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Colloidal activated carbon and carbon-iron-novel materials for in-situ groundwater treatment

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Pages :
54 - 61

Mackenzie K., Schierz A., Georgi A. and Kopinke F.-D.
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Two novel materials have been developed and tested in initial studies for the in-situ
generation of sorption and reactive barriers for subsurface water treatment at low cost by
introducing sorbents or reagents via injection wells. Both materials are based on finely-ground
activated carbon with a particle size of D50 = 0.8 μm which is quasi-soluble, i.e. it forms stable
colloidal solutions in water over a wide concentration range. With these activated carbon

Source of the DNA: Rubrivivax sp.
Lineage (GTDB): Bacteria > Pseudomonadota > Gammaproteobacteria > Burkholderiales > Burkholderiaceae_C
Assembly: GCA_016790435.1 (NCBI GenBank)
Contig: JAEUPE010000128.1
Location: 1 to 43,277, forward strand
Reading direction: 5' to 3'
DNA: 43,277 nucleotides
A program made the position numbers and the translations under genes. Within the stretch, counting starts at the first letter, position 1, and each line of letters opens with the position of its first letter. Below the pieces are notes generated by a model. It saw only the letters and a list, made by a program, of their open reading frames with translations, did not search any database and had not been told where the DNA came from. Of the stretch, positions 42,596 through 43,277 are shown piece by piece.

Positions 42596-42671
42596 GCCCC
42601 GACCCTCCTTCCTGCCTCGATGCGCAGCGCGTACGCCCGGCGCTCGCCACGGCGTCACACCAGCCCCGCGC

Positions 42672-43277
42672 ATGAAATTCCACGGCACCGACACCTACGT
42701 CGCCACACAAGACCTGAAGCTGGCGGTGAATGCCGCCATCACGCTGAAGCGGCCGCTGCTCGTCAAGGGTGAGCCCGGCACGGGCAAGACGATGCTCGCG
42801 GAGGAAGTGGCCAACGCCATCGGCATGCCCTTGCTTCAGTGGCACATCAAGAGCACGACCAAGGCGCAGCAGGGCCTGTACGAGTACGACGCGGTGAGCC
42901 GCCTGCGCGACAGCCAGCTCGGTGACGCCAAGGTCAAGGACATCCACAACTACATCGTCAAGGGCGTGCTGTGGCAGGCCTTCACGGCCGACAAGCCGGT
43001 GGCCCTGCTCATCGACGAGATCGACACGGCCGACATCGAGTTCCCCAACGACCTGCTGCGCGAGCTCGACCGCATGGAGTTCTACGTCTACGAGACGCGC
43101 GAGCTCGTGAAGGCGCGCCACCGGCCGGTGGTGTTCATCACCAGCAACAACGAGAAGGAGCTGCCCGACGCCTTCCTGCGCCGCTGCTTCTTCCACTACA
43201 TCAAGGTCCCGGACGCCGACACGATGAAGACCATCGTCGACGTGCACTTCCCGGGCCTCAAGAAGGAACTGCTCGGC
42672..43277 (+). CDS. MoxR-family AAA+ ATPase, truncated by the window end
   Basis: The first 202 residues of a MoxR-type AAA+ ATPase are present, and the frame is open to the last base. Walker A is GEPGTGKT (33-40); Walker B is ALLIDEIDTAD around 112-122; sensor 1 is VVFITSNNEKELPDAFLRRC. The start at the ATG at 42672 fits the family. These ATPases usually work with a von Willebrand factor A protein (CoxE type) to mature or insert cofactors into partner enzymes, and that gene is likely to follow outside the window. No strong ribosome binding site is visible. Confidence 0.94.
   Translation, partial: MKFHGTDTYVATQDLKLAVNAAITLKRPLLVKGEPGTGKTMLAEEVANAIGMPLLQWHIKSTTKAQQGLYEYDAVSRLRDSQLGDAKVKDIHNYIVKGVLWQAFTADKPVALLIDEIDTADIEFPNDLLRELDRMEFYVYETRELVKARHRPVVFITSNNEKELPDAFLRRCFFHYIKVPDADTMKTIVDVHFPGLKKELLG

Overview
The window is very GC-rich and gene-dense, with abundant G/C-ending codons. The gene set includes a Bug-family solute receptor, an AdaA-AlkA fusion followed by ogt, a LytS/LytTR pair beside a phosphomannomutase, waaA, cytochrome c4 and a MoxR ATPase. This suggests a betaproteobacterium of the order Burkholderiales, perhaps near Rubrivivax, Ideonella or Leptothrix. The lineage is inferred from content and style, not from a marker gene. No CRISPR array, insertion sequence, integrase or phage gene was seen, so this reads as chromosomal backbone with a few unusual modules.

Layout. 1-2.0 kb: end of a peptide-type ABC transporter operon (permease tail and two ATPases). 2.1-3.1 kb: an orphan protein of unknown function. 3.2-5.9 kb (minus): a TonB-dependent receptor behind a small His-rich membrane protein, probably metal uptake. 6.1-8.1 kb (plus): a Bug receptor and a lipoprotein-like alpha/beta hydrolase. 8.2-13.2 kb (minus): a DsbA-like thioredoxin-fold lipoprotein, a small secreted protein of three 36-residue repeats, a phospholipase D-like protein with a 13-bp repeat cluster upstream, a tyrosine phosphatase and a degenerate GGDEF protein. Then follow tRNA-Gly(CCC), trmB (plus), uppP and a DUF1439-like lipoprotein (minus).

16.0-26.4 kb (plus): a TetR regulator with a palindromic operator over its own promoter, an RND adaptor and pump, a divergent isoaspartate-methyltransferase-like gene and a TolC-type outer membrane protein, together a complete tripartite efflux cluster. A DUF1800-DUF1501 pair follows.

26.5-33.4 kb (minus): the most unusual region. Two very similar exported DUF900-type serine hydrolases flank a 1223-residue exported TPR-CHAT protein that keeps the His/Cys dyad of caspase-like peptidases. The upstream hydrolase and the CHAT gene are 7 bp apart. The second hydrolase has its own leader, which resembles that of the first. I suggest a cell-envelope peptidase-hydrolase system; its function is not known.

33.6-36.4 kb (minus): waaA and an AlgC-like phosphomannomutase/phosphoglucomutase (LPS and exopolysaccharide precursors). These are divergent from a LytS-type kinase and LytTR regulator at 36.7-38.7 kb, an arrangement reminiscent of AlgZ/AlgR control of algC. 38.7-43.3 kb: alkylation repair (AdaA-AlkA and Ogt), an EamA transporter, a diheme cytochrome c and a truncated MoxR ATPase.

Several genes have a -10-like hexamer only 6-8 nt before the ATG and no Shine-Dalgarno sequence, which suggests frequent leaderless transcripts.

colloids, an approved material of environmental technology is now applicable for injection into
contaminated aquifers to form sorption barriers by controlled deposition on aquifer sediment
directly in the flow passages. A new remediation strategy can be followed – the in-situ
generation of a permeable AC sorption barrier in contaminated aquifers.
Based on the colloidal carbon particles, a second material has been developed which
combines the sorption properties of the activated carbon carrier and the reactivity of the zerovalent
iron deposits. This CARBO-IRON (20 wt-% zero-valent iron) has proved its suitability as
a dehalogenation reagent applicable for both plume and source treatment.

Zero-valent iron, activated carbon, CARBO-IRON, dechlorination, sorption-assisted reaction, particle transport, groundwater treatment, plume and source treatment